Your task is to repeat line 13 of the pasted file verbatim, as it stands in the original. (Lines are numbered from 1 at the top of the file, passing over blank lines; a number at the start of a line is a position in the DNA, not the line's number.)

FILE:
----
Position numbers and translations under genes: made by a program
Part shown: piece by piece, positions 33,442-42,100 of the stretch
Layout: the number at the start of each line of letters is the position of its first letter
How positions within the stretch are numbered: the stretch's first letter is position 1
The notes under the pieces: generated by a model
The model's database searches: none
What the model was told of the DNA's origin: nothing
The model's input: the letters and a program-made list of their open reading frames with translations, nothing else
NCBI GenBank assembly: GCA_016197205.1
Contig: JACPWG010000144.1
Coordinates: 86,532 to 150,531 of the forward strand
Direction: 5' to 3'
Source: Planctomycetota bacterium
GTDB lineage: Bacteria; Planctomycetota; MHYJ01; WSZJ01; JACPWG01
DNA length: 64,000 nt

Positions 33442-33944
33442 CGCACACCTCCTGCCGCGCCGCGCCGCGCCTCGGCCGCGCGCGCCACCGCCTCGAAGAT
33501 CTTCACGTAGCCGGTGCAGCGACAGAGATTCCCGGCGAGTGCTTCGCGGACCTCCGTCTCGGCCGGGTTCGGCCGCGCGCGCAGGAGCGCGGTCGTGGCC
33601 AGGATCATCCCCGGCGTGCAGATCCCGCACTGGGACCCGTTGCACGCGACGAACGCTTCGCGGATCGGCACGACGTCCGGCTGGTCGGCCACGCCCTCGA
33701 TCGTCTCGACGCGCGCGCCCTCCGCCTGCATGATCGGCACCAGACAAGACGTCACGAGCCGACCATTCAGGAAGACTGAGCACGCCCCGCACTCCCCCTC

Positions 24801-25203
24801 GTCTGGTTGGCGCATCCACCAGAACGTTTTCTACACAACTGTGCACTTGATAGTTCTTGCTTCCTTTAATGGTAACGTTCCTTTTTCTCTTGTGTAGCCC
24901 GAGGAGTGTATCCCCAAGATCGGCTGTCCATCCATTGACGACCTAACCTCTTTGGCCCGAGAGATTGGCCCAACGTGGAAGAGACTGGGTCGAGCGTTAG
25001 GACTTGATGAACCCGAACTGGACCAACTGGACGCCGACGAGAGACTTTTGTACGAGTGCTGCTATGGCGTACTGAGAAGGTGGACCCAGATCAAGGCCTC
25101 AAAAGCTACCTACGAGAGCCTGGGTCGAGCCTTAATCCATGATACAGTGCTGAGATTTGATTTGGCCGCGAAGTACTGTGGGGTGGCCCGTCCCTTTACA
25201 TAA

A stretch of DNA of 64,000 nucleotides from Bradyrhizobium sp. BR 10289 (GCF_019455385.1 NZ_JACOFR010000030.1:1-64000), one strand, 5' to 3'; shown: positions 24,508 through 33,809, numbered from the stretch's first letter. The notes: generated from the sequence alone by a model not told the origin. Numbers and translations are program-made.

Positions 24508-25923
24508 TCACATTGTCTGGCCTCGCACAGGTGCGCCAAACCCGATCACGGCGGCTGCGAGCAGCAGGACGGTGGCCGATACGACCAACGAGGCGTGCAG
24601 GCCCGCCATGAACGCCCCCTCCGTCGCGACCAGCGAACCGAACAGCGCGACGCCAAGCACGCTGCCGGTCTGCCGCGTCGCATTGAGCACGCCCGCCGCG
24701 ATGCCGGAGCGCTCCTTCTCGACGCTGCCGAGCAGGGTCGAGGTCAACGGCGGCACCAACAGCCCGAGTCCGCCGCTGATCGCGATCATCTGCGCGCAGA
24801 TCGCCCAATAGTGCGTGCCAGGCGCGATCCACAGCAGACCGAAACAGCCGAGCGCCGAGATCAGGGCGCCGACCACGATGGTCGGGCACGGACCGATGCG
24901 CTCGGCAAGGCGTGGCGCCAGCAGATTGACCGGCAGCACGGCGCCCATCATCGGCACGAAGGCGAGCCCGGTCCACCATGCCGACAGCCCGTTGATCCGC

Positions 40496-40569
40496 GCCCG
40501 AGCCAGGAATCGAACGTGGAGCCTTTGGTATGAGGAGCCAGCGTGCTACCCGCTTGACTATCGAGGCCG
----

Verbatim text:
Source: Planctomycetota bacterium